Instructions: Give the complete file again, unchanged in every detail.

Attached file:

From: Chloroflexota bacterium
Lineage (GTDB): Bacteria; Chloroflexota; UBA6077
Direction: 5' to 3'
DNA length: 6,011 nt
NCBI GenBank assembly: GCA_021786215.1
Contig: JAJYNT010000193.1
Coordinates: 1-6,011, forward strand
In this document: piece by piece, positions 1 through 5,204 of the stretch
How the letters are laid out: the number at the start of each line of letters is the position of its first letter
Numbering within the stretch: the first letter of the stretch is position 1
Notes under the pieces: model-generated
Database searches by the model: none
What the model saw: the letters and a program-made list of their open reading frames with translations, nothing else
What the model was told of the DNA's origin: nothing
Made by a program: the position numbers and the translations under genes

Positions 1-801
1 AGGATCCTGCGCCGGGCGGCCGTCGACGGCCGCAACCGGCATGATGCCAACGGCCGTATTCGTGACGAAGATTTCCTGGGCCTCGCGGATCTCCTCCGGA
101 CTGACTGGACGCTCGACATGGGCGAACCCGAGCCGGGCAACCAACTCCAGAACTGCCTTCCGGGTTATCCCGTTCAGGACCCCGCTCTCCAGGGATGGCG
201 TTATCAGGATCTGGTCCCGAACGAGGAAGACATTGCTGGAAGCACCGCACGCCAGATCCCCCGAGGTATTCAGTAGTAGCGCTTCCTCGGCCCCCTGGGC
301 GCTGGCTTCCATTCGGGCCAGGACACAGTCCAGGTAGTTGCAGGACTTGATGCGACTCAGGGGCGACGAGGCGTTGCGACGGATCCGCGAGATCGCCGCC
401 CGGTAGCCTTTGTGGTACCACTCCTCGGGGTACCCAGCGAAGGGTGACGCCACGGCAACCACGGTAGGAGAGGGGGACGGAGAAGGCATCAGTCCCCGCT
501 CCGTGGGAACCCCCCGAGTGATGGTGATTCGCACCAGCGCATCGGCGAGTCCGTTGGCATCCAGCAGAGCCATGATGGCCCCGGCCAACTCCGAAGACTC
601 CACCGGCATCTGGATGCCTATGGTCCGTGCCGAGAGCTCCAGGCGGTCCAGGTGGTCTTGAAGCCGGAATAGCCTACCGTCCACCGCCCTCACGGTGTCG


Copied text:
From: Chloroflexota bacterium
Lineage (GTDB): Bacteria; Chloroflexota; UBA6077
Direction: 5' to 3'
DNA length: 6,011 nt
NCBI GenBank assembly: GCA_021786215.1
Contig: JAJYNT010000193.1
Coordinates: 1-6,011, forward strand
In this document: piece by piece, positions 1 through 5,204 of the stretch
How the letters are laid out: the number at the start of each line of letters is the position of its first letter
Numbering within the stretch: the first letter of the stretch is position 1
Notes under the pieces: model-generated
Database searches by the model: none
What the model saw: the letters and a program-made list of their open reading frames with translations, nothing else
What the model was told of the DNA's origin: nothing
Made by a program: the position numbers and the translations under genes

Positions 1-801
1 AGGATCCTGCGCCGGGCGGCCGTCGACGGCCGCAACCGGCATGATGCCAACGGCCGTATTCGTGACGAAGATTTCCTGGGCCTCGCGGATCTCCTCCGGA
101 CTGACTGGACGCTCGACATGGGCGAACCCGAGCCGGGCAACCAACTCCAGAACTGCCTTCCGGGTTATCCCGTTCAGGACCCCGCTCTCCAGGGATGGCG
201 TTATCAGGATCTGGTCCCGAACGAGGAAGACATTGCTGGAAGCACCGCACGCCAGATCCCCCGAGGTATTCAGTAGTAGCGCTTCCTCGGCCCCCTGGGC
301 GCTGGCTTCCATTCGGGCCAGGACACAGTCCAGGTAGTTGCAGGACTTGATGCGACTCAGGGGCGACGAGGCGTTGCGACGGATCCGCGAGATCGCCGCC
401 CGGTAGCCTTTGTGGTACCACTCCTCGGGGTACCCAGCGAAGGGTGACGCCACGGCAACCACGGTAGGAGAGGGGGACGGAGAAGGCATCAGTCCCCGCT
501 CCGTGGGAACCCCCCGAGTGATGGTGATTCGCACCAGCGCATCGGCGAGTCCGTTGGCATCCAGCAGAGCCATGATGGCCCCGGCCAACTCCGAAGACTC
601 CACCGGCATCTGGATGCCTATGGTCCGTGCCGAGAGCTCCAGGCGGTCCAGGTGGTCTTGAAGCCGGAATAGCCTACCGTCCACCGCCCTCACGGTGTCG